It was with the circuit party that Reynolds gained a national following for Rudely Elegant. Circuit parties, also known as disco parties, began in the late 1970s. These dance parties lasted one night only, and were generally tied to one unifying theme or color. The parties were mainly found in cities with a large gay male population. With the advent of the HIV/AIDS crisis in the 1980s many parties became fundraisers for local service organizations and charities associated with HIV/AIDS. The parties became popular, more elaborate, and more expensive into the 1990s. Some patrons would follow the parties from city to city as the year progressed. By 2000 the popularity of the circuit parties had seemingly peaked and their number has been in steady decline.

Reportedly, Reynolds began his circuit party, know as the Red Party, in 1977, one of the first in the United States. Reynolds chose the color red as his theme because it was his favorite color, and "It is the color of passion, both in love and creativity." The parties had themes such as: Red & Black (1993), Red House Saloon (1998), and Big Top Red (2000). Reynolds's other themes included Tropicana, Halloween, Black, and Uniform. Rudely Elegant closed in 1985 but Reynolds continued to have themed circuit parties at other locations, eventually locating for good at the Valley Dale Ballroom near Westerville. The parties are said to have drawn 3,000 persons from around the United States. Many of the parties had guest hosts, among them Holly Woodlawn, Mink Stole, and Tammy Faye Baker Messner. David Borchers assisted Reynolds with many of these events, and they have been described as ". . . part installation, part performance art, much dancing, and magic and spectacle like no one had seen in Columbus before (or since)." The last Red Party, Red Fetish, occurred in 2001.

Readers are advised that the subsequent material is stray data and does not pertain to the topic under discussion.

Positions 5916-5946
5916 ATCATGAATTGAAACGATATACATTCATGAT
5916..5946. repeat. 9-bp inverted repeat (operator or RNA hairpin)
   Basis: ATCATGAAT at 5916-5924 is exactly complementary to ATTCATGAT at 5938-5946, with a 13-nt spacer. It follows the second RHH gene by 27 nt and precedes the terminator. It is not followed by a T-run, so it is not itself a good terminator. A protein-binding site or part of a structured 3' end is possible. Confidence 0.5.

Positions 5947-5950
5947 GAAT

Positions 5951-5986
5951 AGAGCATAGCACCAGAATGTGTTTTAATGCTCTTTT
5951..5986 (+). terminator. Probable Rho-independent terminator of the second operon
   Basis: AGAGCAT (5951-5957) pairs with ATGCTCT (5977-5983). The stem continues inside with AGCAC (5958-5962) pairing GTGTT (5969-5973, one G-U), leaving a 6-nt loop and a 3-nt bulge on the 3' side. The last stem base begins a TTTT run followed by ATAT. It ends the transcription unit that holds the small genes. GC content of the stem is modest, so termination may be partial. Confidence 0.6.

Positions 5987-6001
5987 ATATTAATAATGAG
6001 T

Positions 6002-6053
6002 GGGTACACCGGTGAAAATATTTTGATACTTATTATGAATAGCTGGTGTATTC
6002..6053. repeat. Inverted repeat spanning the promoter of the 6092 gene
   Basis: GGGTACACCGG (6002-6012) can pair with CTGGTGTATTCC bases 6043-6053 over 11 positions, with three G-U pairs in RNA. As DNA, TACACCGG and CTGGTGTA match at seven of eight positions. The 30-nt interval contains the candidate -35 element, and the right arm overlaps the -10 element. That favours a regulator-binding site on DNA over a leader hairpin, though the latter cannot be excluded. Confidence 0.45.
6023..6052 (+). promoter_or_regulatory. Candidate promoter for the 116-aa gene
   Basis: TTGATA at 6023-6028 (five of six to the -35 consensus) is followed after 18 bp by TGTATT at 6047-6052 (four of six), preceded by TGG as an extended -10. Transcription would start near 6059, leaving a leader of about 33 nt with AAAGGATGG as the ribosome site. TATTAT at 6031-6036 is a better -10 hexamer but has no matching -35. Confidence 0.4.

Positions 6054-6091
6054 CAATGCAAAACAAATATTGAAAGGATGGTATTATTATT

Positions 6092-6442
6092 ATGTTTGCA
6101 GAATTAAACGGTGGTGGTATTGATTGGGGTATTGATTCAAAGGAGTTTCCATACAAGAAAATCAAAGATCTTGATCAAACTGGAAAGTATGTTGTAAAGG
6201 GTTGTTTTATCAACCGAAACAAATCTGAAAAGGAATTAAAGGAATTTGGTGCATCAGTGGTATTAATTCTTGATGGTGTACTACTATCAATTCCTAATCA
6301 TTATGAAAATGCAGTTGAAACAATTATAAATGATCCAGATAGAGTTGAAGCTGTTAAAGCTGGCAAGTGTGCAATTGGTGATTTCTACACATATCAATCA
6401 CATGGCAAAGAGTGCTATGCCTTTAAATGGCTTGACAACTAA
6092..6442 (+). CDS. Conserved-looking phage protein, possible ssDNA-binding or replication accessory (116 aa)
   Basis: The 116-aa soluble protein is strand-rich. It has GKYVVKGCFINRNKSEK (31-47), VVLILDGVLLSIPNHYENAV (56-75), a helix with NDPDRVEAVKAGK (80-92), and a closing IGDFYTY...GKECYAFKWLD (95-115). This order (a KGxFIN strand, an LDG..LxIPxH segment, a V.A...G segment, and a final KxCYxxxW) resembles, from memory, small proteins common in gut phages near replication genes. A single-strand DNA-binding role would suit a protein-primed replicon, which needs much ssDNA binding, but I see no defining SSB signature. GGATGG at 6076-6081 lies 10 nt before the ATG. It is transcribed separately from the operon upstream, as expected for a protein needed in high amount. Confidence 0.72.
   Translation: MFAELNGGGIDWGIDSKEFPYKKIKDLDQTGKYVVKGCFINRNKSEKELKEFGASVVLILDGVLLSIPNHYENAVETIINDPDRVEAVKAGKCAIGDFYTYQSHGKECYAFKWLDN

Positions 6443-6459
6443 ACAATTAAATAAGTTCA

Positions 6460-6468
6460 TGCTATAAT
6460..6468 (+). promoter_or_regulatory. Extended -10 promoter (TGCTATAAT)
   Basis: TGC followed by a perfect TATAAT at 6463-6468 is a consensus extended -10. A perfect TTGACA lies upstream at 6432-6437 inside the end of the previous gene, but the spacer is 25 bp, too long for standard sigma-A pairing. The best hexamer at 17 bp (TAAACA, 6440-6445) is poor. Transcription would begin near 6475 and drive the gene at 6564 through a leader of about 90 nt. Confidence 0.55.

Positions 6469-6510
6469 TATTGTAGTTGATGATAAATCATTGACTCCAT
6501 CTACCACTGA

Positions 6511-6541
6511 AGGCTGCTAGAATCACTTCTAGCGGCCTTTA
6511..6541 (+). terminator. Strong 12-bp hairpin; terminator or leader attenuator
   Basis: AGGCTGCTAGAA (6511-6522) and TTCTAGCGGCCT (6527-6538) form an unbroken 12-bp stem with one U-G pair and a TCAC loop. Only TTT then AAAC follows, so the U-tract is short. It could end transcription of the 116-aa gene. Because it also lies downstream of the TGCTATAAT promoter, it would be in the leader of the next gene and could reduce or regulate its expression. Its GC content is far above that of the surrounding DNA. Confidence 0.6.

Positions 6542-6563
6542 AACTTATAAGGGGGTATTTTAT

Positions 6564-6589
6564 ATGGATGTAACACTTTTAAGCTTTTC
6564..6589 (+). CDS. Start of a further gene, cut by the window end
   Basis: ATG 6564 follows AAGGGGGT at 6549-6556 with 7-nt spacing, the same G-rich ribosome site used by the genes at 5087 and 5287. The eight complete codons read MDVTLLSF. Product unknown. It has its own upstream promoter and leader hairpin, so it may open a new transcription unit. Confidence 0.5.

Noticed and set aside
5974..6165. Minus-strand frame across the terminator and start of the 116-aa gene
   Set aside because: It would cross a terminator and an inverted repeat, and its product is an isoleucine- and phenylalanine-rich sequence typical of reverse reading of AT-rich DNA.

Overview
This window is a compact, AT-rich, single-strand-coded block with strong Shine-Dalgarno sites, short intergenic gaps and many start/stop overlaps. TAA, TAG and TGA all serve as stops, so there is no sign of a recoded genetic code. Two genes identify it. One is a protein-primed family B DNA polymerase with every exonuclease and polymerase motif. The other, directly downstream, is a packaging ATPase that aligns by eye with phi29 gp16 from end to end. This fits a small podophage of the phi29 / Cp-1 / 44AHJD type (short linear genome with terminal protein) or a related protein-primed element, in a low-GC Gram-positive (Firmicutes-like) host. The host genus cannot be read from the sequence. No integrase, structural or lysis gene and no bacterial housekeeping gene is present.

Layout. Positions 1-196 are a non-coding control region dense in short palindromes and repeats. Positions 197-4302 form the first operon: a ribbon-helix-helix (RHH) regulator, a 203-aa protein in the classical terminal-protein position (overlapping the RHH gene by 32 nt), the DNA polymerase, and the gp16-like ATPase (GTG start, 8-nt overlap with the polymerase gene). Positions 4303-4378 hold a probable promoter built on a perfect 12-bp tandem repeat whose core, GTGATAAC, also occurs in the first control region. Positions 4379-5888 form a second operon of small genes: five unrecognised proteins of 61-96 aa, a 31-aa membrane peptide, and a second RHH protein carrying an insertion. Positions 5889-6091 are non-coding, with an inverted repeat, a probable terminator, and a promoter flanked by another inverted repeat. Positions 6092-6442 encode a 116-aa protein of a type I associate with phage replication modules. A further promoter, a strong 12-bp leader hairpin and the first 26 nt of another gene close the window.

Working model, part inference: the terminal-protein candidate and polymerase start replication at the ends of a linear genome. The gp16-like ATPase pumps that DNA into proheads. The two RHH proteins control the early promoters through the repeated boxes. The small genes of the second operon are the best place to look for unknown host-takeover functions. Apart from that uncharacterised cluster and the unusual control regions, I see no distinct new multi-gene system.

Additionally, Reynolds continued his artistic activities. He created many works of art and art installations in Columbus and New York City. He also received grants and corporate commissions from a number of agencies and individuals. He died suddenly on May 1, 2002 and is buried at the Crawford County Memory Gardens, Galion, Ohio. Reynolds had one son, Andrew Jensen.
Donated to the Archives Center, National Museum of American History, Smithsonian by Andrew and Tawna Jensen, 2016.
Collection open for research on site by appointment. Unprotected photographs must be handled with gloves. Researchers must use reference copies of audio-visual materials. When no reference copy exists, the Archives Center staff will produce reference copies on an "as needed" basis, as resources allow.
Collection items available for reproduction, but the Archives Center makes no guarantees concerning copyright restrictions. Other intellectual property rights may apply. Archives Center cost-recovery and use fees may apply when requesting reproductions.
Sexual orientation  Search this
Transgender people -- Identity  Search this
Lesbianism  Search this
Nightclubs  Search this
Homosexuality  Search this
Lesbian and gay experience  Search this
Corbett Reynolds Papers, 1962-2015, Archives Center, National Museum of American History
See more items in:
Corbett Reynolds Papers
Archival Repository:
Archives Center, National Museum of American History
Online Media:

Keith Haring's line race and the performance of desire Ricardo Montez

Montez, Ricardo 1975-  Search this
Physical description:
1 online resource (xv, 149 pages) illustrations (some color)
Electronic resources
Electronic books
Criticism, interpretation, etc
United States
20th century
Pop art  Search this
Street art  Search this
Art, American  Search this
Art and race  Search this
ART / History / Contemporary (1945-)  Search this
Call number:
N6537.H348 M66 2020 (Internet)
Restrictions & Rights:
Data Source:
Smithsonian Libraries